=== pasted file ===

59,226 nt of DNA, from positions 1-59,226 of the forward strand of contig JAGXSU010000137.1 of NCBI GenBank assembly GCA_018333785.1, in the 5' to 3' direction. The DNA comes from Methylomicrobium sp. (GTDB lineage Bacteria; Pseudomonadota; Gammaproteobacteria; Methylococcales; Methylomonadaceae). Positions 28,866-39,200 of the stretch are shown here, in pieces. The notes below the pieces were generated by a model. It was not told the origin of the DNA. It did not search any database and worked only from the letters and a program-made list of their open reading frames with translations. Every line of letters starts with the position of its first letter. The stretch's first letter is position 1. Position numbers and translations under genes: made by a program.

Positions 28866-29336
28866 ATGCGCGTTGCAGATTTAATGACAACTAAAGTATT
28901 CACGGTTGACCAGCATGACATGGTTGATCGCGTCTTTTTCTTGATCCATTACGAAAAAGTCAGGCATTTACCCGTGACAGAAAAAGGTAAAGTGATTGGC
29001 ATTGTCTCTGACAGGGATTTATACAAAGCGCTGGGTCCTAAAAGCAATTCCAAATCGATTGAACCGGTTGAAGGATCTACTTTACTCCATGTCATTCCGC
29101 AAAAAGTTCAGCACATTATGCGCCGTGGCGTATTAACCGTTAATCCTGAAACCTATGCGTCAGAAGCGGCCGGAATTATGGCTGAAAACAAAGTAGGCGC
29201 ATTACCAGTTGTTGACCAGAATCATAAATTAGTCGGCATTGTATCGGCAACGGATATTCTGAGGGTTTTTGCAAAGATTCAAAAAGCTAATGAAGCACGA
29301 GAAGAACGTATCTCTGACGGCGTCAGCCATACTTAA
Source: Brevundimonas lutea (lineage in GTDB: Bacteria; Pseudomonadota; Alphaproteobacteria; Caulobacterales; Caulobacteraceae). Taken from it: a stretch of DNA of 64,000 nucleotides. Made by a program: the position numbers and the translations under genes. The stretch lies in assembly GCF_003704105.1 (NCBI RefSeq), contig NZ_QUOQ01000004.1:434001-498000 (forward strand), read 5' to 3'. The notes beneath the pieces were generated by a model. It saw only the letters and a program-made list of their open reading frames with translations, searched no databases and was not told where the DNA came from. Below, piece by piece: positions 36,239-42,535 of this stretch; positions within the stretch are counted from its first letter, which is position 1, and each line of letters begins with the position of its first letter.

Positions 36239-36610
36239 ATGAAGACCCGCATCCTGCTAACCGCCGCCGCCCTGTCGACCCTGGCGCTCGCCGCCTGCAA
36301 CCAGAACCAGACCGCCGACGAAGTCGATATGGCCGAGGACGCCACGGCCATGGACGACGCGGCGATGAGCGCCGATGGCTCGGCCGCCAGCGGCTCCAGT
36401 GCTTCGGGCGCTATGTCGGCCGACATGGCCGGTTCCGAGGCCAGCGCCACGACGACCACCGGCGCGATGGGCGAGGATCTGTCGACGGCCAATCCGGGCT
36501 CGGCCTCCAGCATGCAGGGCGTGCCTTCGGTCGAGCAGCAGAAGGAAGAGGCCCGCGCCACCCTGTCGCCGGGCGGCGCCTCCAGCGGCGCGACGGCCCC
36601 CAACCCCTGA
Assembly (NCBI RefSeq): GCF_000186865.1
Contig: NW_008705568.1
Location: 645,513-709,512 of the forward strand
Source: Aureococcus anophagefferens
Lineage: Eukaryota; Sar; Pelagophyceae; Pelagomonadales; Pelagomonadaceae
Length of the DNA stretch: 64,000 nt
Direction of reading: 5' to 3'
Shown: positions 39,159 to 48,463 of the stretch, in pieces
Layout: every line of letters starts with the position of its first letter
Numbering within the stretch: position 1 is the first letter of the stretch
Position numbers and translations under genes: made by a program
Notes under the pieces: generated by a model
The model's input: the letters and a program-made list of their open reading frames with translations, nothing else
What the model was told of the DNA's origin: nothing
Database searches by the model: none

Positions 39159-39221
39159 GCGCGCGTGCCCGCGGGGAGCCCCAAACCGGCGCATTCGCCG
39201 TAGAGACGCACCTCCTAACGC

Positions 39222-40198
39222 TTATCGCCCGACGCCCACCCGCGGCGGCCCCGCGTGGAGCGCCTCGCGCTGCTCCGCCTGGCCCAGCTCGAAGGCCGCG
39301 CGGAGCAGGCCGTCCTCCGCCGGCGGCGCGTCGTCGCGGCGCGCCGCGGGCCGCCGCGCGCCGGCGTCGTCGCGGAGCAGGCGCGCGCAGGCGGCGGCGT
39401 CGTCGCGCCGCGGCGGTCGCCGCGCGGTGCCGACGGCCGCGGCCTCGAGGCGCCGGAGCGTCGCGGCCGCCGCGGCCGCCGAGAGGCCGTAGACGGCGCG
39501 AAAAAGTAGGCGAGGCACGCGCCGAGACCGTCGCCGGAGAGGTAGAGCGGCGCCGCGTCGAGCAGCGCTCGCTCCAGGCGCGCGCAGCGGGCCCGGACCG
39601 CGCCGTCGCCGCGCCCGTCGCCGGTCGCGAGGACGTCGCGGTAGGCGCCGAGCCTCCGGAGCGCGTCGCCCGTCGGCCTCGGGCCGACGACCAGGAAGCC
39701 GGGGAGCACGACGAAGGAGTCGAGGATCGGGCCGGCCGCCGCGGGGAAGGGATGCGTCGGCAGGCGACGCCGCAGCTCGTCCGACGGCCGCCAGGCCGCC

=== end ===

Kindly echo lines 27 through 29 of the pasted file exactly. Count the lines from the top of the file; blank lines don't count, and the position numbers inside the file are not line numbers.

Notes under the pieces: generated by a model
The model's input: the letters and a program-made list of their open reading frames with translations, nothing else
What the model was told of the DNA's origin: nothing